Continuing these themes, ‘White Saviour’ is a glaring commentary on the way in which white supremacy and institutionalised racism can so often be overlooked in society, particularly when assigning the roles of ‘celebrity’ or people that are revered within our communities. With a tongue-in-cheek sense of pride, Joyce denounces individualistic colonial mentalities with a distinctive seething energy.

With shades of ‘80s post-punk, ‘Define and Conquer’ speaks for itself; with striking imagery and an angst-driven drive, Joyce reflects on the damage of Britain’s “conquest and expedition”, whilst ‘I.O.U’ asserts with a fierce intensity that we are so much more than our wages and that we don’t owe our bosses, landlords, or this racist government, anything. Propelled by an impassioned cathartic rage and swirling magnetism, its raw, riotous power immerses the listener in its striking, empowering message. 

Propelled by a dark, visceral drive, ‘Sever’ envelops the ears with a stirring resonance. With shades of the anthemic, emotive energy of The Cure, it showcases Screaming Toenail’s ability to create truly compelling offerings with exquisite musicality. Of the meaning behind the track, the band explain:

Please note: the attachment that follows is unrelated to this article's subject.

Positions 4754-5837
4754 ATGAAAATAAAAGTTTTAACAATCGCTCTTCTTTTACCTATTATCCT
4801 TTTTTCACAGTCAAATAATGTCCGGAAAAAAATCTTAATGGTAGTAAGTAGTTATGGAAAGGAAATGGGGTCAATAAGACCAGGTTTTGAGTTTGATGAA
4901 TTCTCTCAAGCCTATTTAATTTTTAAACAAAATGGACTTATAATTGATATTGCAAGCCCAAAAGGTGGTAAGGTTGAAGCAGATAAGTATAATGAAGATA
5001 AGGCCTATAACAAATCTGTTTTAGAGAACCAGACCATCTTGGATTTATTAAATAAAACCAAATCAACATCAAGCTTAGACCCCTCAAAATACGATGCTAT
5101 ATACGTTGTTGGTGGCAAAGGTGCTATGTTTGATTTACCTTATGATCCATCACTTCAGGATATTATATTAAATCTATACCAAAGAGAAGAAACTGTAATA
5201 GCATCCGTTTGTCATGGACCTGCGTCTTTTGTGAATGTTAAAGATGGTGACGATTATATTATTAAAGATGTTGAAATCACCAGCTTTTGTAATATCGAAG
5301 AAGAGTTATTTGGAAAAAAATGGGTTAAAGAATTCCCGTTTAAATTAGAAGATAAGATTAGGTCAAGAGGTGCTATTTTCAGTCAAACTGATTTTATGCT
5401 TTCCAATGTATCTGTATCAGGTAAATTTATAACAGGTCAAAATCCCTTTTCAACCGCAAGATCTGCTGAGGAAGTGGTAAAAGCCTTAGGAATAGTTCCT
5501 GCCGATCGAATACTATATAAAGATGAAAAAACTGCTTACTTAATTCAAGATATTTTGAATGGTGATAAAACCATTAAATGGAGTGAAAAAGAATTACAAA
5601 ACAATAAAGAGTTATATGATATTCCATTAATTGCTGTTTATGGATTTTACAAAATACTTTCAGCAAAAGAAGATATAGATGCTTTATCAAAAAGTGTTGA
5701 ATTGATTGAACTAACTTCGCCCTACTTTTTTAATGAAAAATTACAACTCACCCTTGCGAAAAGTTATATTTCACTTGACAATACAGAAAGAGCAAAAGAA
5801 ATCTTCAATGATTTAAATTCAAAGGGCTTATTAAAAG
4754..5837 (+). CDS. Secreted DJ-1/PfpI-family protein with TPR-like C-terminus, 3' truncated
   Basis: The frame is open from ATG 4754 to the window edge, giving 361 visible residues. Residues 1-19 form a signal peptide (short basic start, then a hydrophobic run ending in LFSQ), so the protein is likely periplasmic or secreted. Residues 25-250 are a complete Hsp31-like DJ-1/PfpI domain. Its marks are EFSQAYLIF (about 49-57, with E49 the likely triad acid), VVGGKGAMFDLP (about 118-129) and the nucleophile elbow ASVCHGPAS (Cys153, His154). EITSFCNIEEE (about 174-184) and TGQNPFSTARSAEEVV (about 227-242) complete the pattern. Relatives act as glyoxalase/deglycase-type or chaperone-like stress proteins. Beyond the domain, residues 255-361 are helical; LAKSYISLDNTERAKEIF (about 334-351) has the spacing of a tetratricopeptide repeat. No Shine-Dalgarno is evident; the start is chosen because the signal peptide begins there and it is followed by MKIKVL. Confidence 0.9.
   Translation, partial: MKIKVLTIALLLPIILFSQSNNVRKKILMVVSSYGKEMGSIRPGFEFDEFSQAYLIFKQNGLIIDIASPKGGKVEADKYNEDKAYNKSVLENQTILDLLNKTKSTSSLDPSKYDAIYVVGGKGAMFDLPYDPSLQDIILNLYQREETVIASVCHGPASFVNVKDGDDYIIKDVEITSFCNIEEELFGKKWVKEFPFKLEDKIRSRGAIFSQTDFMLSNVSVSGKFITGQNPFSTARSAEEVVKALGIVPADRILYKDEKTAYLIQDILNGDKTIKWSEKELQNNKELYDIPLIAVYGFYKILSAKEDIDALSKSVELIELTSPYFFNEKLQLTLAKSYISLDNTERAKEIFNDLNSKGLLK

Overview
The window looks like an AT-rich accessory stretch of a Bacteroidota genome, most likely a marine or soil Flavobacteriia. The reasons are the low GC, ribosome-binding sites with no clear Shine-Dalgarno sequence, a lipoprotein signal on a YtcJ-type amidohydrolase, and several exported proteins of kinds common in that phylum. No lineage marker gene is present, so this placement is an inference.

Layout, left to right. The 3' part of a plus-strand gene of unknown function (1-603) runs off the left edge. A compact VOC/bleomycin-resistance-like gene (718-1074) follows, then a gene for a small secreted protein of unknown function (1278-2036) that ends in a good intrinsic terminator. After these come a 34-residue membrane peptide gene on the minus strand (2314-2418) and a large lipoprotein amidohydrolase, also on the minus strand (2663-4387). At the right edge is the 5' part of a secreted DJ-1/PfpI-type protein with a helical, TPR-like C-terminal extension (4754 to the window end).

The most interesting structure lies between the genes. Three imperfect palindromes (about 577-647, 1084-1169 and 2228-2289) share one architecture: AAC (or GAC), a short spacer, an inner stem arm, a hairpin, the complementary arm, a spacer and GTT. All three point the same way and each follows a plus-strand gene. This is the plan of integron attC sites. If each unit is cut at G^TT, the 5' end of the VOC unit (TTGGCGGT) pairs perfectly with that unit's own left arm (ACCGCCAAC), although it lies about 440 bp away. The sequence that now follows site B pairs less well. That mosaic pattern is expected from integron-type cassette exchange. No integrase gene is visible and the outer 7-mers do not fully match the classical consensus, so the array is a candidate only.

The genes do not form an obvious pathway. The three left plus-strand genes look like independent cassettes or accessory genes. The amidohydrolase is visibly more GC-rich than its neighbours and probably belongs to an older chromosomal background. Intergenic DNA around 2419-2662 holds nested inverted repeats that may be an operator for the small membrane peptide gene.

‘Sever’ is written in response to the never ending saga of getting your hair cut as a gender non conforming person. Or is it our response to the displacement so many of us feel as black and brown people in the diaspora? Or maybe building queer community and resisting shame...”

With an empowering energy, ‘Crystal Queer’ celebrates the growth of black, queer resistance with a racing force and uplifting, vibrant power. With its colourful spirit, it’ll leave you feeling hopeful – fists clenched – ready to come together and rise up against the forces seeking to oppress. 

Continuing the uplifting vibes, and with a beautifully witty lyricism, ‘Get Cute’ is guaranteed to make you smile. With spot on ‘cute’ imagery (including personal highlight “You’re like a little old lady shoplifting from Boots”), it’s the perfect invigorating and cheer-inducing anthem to sing along to, know that you’re worth it and soothe any insecurities you may be feeling. And anyone who was at our gig at The Finsbury in December will have glorious memories of Screaming Toenail performing this live, and the comforting sense of unity and cathartic joy that filled the venue, as like-minded people came together to dance and sing in solidarity.